On paper, China seems to be an Internet powerhouse: It has a large population, plenty of young people, a growing economy, and the largest number of Internet users in the world –- more than 500 million as of the first quarter of this year, twice as many as the next runner-up, the United States. China also dominates manufacturing.
But the PRC is barely making a dent when it comes to enterprise IT, even as nearby India flourishes. Language differences is one reason, certainly. But a bigger reason why China isn't much of a threat in IT is its politics, evident in measures taken to restrict communication inside and outside the country.
There is the well-known “Great Firewall of China,” or the “Net Nanny” -- a system that keeps Chinese users from accessing certain foreign sites. But that's just the beginning. Domestically, Websites have to be registered with the government. And the government can step in at any point and ask sites to take down certain materials, censor search keywords, or shut down discussions of particular topics.
Companies with offices in China typically use virtual, private networks to keep the Chinese government from reading their email. But the government has begun cracking down on some of these as well.
Foreign social media sites are regular targets. Twitter and Facebook are blocked, and even LinkedIn access has been restricted, so Chinese users can't participate in discussions on these platforms.
US citizens don't need to get a visa if they travel to Canada, Europe, or Hong Kong, unless they plan to stay there for work. China requires Visas. I understand that there's a certain degree of reciprocity here –- the US requires Chinese visitors to get visas, so China does the same to us.
When I was based in China between 2004 and 2009, I not only had to get a visa to enter the country, but I also had to register my home address with local authorities, and a police officer would occasionally stop by to make sure I was living where I said I was.
Ease of travel doesn't always attract foreign business to a country, but it certainly doesn't hurt.
Everybody knows that China keeps its currency propped up to make production there cheaper compared to the rest of the world. What's less known is that this is done, in part, by requiring companies to get government permission before sending big chunks of money in or out of the country.
If you want to invest in a publicly-traded Chinese company, for example, you'll need to find a broker that has a license for bringing money in -- and hope that their quota isn't all used up.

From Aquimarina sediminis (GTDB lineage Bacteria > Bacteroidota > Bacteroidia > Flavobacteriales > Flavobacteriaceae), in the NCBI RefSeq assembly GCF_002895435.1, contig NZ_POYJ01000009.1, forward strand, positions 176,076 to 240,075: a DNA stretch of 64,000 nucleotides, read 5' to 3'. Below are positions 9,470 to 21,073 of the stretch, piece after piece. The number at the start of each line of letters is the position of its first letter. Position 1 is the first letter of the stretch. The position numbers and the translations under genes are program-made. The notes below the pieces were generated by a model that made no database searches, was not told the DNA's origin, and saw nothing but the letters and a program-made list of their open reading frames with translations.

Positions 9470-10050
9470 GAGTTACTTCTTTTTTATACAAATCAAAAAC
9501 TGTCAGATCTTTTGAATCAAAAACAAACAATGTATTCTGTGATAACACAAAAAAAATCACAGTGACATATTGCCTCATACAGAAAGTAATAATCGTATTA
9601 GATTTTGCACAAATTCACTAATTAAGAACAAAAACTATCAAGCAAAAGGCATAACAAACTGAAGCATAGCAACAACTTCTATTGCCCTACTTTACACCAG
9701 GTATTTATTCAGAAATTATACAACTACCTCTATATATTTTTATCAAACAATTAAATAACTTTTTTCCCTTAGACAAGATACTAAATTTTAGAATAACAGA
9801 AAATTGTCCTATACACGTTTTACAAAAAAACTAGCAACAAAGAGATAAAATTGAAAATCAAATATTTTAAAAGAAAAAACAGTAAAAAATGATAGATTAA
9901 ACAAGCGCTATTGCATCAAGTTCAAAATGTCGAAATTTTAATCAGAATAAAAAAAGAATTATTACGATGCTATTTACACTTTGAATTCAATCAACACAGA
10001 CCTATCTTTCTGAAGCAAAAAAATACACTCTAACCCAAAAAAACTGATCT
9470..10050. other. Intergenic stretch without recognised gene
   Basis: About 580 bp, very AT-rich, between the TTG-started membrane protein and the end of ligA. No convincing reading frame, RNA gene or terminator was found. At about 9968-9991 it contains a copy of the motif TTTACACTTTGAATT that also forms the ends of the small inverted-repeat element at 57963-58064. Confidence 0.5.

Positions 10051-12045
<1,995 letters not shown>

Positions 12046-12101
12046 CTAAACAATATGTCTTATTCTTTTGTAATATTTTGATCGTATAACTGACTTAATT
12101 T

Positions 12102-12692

This situation is improving. however. China raised foreign investment quotas from $30 billion to $80 billion earlier this year, and small transfers aren't affected. You can wire money to friends in China, and when you’re there you can withdraw cash from your US bank account at most ATMs.
My kids went to public, Chinese elementary schools. They were tough: lots of homework, lots of memorization. I had to get special dispensation from the schools to allow my kids to attend, including paying extra fees and allowing my kids to skip the state exams so as to avoid dragging class averages down.
The plus side is that now I have kids who can speak, read, and write Chinese and for whom American schools are a piece of cake by comparison. But when it came time for high school, I brought my kids back to the US.
The highly regimented Chinese system is focused on a very limited number of outcomes, and often forces students into majors that they don't want. When I lived in China, I routinely hired writers with educational backgrounds in finance, the life sciences, or other technical subjects who did not want to work in those fields but were stuck with those majors.
This is slowly starting to change, with private schools and colleges appearing in many cities, and offering a variety of majors, not just the official government curriculum. But it will take a while before the country sees a significant, large-scale impact.
It feels a little trite to write this, but it all comes down to freedom. Without freedom to use the Internet, to travel, to invest, and to obtain the necessary education and training, China will continue to lag in the enterprise IT market.
— Maria Korolov is president of Trombly International, an editorial services company that provides coverage of emerging technologies and markets. She has been a journalist for more than 20 years.